* FTSE falls 1.8 percent
* S&P’s U.S. credit rating downgrade sparks fresh growth worries
* Weir down on growth worries, hampered by liquidity
By David Brett
LONDON, Aug 8(Reuters) - Britain’s top share index was sharply lower at midday on Monday, as investors effectively told politicians around the world not enough was being done to stem the debt crisis threatening to derail the global economic recovery.
The European Central Bank on Monday bought Spanish and Italian bonds to halt contagion from the debt crisis in the peripheral euro zone nations, but that only briefly delayed a sell-off from a cut in the U.S. credit rating by Standard & Poor’s after the markets closed on Friday.
“Governments and central banks can do more. There’s been a move away from G20 coordination to piecemeal self interest. (Global co-ordination) was helpful during the (credit) crisis, and that is something that has broken down,” Philip Poole, global head of macro investment strategy at HSBC Global Asset.
“The principal concern is the growth outlook and the extent to which the growth outlook and the global recovery is being compromised ... It’s all a hangover from the pre-crisis era, which was funded by leverage.”
Finance chiefs from the G7 group of major industrial powers pledged to take whatever action was needed to stabilise markets that have lost faith in leaders’ resolve to tackle the twin debt crises in Europe and the United States.
Miners , banks and integrated oil stocks led the FTSE 100 down 95.70 points, or 1.8 percent, to 5,151.29, adding to last week’s fall of 9.7 percent.
The FTSE volatility index , a gauge of investor fear, shot up more than 28 percent on Monday, having risen all last week.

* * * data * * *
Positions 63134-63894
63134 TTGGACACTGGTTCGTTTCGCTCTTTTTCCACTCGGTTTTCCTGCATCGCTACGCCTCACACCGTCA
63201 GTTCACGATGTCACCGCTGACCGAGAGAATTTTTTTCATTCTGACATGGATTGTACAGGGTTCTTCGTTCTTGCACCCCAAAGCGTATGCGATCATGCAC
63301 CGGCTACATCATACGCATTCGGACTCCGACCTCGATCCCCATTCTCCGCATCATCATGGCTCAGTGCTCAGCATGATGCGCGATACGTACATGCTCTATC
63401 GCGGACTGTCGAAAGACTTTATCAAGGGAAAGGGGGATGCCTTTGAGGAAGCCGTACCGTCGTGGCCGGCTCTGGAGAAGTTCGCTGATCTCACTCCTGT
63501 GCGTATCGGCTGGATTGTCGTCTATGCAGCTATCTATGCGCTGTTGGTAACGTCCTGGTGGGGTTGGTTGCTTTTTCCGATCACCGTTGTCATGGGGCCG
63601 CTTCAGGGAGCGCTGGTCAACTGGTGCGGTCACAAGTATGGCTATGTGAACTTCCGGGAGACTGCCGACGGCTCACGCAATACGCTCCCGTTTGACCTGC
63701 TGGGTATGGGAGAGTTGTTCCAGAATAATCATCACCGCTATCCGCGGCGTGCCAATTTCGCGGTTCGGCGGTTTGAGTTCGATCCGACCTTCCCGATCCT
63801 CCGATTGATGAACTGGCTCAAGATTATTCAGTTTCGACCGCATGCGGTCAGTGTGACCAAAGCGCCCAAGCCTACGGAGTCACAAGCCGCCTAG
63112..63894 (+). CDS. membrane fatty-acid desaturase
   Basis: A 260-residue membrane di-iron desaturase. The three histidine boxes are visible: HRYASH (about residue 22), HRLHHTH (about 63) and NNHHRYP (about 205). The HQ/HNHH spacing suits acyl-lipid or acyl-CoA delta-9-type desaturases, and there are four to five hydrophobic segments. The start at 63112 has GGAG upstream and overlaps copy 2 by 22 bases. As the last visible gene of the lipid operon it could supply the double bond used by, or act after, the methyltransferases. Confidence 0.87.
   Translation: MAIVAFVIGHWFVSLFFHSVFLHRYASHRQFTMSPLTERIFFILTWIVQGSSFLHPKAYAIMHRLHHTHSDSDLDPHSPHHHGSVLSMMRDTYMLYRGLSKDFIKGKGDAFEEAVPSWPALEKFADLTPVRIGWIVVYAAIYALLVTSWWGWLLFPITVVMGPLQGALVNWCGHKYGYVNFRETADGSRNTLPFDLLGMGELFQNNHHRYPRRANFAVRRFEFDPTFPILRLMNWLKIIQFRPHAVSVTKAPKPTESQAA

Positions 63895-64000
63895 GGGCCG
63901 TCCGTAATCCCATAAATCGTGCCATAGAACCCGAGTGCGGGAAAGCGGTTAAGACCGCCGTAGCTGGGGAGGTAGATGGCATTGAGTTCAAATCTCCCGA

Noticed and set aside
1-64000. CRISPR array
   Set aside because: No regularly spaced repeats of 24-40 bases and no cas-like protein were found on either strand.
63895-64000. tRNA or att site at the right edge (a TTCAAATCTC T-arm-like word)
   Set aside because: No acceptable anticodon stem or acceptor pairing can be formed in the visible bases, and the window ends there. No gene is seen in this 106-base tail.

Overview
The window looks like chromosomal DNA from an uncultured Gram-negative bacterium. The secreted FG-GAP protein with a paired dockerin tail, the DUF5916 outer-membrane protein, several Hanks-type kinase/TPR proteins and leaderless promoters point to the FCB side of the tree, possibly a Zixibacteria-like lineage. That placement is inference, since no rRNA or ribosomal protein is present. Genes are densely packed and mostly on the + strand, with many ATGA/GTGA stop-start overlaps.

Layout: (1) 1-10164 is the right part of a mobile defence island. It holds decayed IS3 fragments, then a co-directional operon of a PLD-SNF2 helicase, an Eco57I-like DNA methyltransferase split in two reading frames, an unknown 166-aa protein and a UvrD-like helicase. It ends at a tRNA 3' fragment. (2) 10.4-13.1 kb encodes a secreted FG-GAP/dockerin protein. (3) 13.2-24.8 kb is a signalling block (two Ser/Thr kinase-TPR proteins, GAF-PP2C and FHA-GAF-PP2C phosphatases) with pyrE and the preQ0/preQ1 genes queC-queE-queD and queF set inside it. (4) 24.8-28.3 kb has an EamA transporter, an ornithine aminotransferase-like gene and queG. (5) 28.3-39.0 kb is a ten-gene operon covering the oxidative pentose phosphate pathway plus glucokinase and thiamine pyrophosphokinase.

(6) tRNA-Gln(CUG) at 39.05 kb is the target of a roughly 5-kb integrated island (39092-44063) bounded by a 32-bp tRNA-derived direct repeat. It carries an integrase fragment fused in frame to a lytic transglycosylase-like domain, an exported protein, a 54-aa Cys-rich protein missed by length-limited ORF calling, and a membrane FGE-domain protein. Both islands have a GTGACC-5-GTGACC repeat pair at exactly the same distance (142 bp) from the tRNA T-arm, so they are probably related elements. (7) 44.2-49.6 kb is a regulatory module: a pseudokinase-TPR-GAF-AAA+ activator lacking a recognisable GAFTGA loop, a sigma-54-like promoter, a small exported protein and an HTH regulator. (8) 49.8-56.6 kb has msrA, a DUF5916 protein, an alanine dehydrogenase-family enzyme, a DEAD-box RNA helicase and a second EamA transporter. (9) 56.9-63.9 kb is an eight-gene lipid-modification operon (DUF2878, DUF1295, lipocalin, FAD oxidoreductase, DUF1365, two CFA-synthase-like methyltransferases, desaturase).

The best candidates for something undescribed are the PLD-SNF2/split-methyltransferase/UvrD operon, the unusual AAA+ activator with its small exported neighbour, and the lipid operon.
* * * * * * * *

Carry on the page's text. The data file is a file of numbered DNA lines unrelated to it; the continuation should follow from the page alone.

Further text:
Miners again bore the brunt of the sell-off as worries grew over the outlook for demand, with concerns governments will be forced to adopt more austerity measures to keep a lid on the debt crisis, therefore stifling growth.
Global miner Rio Tinto fell 4.4 percent after Rio and Japan’s Mitsubishi Corp proposed buying out Coal & Allied for A$1.49 billion ($1.56 billion).
But gold soared to all-time highs as investors fled to safety.
As an equity proxy for the precious metal, Randgold Resources added 2.5 percent, also supported by an upgrade in its investment rating by Deutsche Bank to “buy”.
Mexican silver miner Fresnillo gained 0.6 percent, with Deutsche Bank raising its target price to 2,000 pence.
Elsewhere, Weir fell 7.6 percent, with traders citing a downgrade by Morgan Stanley hitting the engineer’s shares as investors continue to shy away from equities in a flight from risk.
Analysts also said liquidity was playing a major role in the decline of Weir’s shares, which have fallen more than 27 percent in the last 10 trading days.
“When funds find themselves forced to sell positions in panicked markets, the most liquid stocks bear the brunt of selling, simply because they can be sold,” Singer Capital Markets said.
Citigroup said the market was pricing in a 27 percent earnings per share downgrade to its 2012 forecasts for the engineering sector.
On the upside, insurer Standard Life was up 2.3 percent ahead of first half results due on Wednesday.
U.S. stock index futures pointed to sharp falls when Wall Street opens on Monday in reaction to the downgrade by Standard & Poors.
And investors will be looking to see if July’s U.S. employment index at 1400 GMT bears out Friday’s above-forecast June jobs report. (Editing by Will Waterman)
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